The conflict in Yemen, which erupted more than two years ago between Houthi rebels and forces backing the government of President Abdrabbuh Mansour Hadi, has plunged the country into an unprecedented humanitarian crisis. Thousands of civilians have been killed and injured, millions are at risk of famine and in need of humanitarian aid, and a cholera outbreak is killing one person every hour. The conflict worsened when a Saudi led coalition, fueled by US, UK and French arms sales, launched an airstrike campaign in support of the internationally-recognized government of Hadi in March 2015.
Yet, this conflict has come to be known as the “forgotten war“, and what exacerbates the lack of media coverage are the risks journalists and media in Yemen face. At a time when the voices of Yemeni journalists and media are most needed, they are instead being silenced by the different warring parties.
“In light of the war, journalists have been targeted deliberately and systematically because of their work”, Sweden based Yemeni blogger and journalist Afrah Nasser told Global Voices in an e-mail interview.
Only recently, two journalists were killed while covering fighting between the Saudi coalition backed forces loyal to president Hadi and forces loyal to Houthi rebels and former president Ali Abdullah Saleh on the outskirts of Taiz, a city in southwestern Yemen. Takieddin al-Hudhaifi, was a freelance cameraman, while Wael al-Absi worked for the official Yemen TV channel. On 26 May, while on the frontline covering the fighting in eastern Taiz, the journalists came under attack and took cover in a nearby building. According to a journalist who spoke to CPJ, Houthi fighters fired a shell at the building, killing al-Hudhaifi and al-Absi, and injuring two other journalists. CPJ could not confirm whether the journalists were deliberately targeted by Houthi fighters. However, Houthi rebels have a record of human rights abuse and press freedom violations.
“The armed group of Ansar Allah (Houthis) and the forces of the former Yemeni President Ali Abdullah Saleh top the list of violations of press and media freedom in the country,” Taha Yaseen, media and communication officer at the Yemen based Mwatana Organization for Human Rights, told Global Voices. Mwatna documented violations that include arbitrary arrests, enforced disappearances, raids against media offices, the closure and confiscations of newspapers, unfair trials, and the blocking of websites.
Houthis impose Internet censorship
Days after Saudi Arabia began its airstrike campaign against Houthi rebels in March 2015, state-owned Yemen Net, the largest internet service provider in the country, blocked several news and search websites. YemenNet and other government buildings and institutions including the ministry of communication and information have been under the control of Houthi militias since January 2015, making it easy for them to censor and block websites that challenge their narrative.
Blocked websites include online media sites that have been critical of the Houthis and their rights abuses such as Yemen Press and Mareb Press. Later, the Houthis also blocked websites of the Saudi-onwed Al-Arabiya, and the Qatari-owned Al-Jazeera.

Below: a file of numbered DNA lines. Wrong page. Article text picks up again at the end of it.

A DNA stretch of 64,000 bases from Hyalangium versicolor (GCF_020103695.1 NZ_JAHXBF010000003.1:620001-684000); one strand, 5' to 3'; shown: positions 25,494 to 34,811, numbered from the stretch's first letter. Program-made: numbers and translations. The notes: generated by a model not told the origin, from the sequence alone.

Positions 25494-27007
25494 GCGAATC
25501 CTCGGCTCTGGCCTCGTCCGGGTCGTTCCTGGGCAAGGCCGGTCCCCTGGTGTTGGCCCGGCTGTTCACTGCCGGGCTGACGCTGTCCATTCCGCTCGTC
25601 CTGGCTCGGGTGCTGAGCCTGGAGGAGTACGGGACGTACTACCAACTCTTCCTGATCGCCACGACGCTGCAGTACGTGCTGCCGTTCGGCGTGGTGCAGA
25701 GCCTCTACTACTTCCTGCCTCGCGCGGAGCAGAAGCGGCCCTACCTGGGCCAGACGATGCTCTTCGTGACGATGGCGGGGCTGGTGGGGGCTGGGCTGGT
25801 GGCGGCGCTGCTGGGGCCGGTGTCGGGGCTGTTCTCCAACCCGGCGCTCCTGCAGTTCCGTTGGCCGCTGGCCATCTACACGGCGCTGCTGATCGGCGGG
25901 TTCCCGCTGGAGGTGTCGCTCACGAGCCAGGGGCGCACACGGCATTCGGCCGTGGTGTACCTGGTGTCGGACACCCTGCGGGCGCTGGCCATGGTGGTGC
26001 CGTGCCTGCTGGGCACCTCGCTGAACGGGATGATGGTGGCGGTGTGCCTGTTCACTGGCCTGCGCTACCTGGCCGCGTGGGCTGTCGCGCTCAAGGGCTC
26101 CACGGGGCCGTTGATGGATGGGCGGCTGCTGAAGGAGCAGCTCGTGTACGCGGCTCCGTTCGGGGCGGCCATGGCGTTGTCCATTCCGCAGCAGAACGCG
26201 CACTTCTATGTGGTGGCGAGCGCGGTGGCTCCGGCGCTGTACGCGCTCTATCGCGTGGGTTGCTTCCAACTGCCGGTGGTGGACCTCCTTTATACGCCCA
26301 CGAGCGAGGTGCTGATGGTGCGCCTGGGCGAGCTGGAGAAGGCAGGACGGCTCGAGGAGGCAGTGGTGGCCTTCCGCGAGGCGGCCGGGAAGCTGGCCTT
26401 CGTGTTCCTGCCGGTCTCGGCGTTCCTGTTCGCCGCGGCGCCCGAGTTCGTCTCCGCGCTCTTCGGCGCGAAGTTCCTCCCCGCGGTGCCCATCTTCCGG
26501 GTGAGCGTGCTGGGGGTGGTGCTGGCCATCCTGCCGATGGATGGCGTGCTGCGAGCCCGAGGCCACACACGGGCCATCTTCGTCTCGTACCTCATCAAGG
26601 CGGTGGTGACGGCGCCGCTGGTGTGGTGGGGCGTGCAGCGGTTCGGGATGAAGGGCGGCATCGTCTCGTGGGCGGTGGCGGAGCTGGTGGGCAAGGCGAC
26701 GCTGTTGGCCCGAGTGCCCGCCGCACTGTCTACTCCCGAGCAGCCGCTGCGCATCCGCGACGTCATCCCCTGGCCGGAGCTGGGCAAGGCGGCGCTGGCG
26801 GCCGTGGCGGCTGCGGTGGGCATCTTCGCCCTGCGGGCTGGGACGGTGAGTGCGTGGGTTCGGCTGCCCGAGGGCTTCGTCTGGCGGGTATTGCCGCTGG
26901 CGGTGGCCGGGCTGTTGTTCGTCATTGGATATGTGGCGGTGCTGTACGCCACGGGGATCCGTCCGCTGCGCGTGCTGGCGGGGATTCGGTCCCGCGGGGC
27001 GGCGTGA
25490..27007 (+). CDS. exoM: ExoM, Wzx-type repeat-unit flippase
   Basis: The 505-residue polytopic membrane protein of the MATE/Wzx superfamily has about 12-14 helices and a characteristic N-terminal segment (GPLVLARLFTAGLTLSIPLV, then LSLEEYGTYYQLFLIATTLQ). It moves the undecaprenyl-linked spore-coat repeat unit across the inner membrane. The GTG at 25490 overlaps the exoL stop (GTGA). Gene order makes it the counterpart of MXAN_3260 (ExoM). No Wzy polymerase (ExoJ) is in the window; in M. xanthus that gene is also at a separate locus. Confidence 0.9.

A report by the University of Toronto's CitizenLab on information controls in Yemen during the 2015 armed conflict, concluded that Internet filtering products sold by the Canadian company Netsweeper were being used to filter critical political content, independent media websites, and all URLs belonging to the Israeli (.il) top-level domain. According to Mwatna Organization, at least 36 news websites were blocked by YemenNet.
For two years, the Houthis have been arbitrarily detaining nine journalists without charge or trial.
Nine NGOs demand the release of journalists held by Huthi forces for two years https://t.co/k73oXWrOWe pic.twitter.com/m5pxgLJfNb
— Amnesty Gulf (@amnestygulf) June 9, 2017
On 9 June, nine organizations including Amnesty International, Article19 and the Gulf Center for Human Rights (GC4HR), released a joint statement calling for the journalists’ release. According to the statement:
Abdelkhaleq Amran, Hisham Tarmoom, Tawfiq al-Mansouri, Hareth Hamid, Hasan Annab, Akram al-Walidi, Haytham al-Shihab, Hisham al-Yousefi and Essam Balgheeth have been detained since 9 June 2015 when they were arrested by armed men in a room from where they were working in Qasr Al-Ahlam Hotel, Sana’a.
Those who arrested the men were dressed in a mixture of civilian, military and General Security clothing, and some had slogans on their weapons that are associated with the Huthi armed group and its political wing, Ansarullah. According to their families, the men are not aware of the reasons for their continued detention, and have not been formally charged or brought to trial.
In the past, family members told Amnesty International that the detainees told them they overheard guards saying that the nine journalists are being held because they are linked to “terrorism” and “tarnishing the image of the Huthi popular committees”, as well as “working for Saudi Arabia, Qatar, United Arab Emirates, America and Israel.” The journalists work for a variety of news outlets, some of which oppose the Huthi armed group, while others are aligned to the al-Islah opposition political party.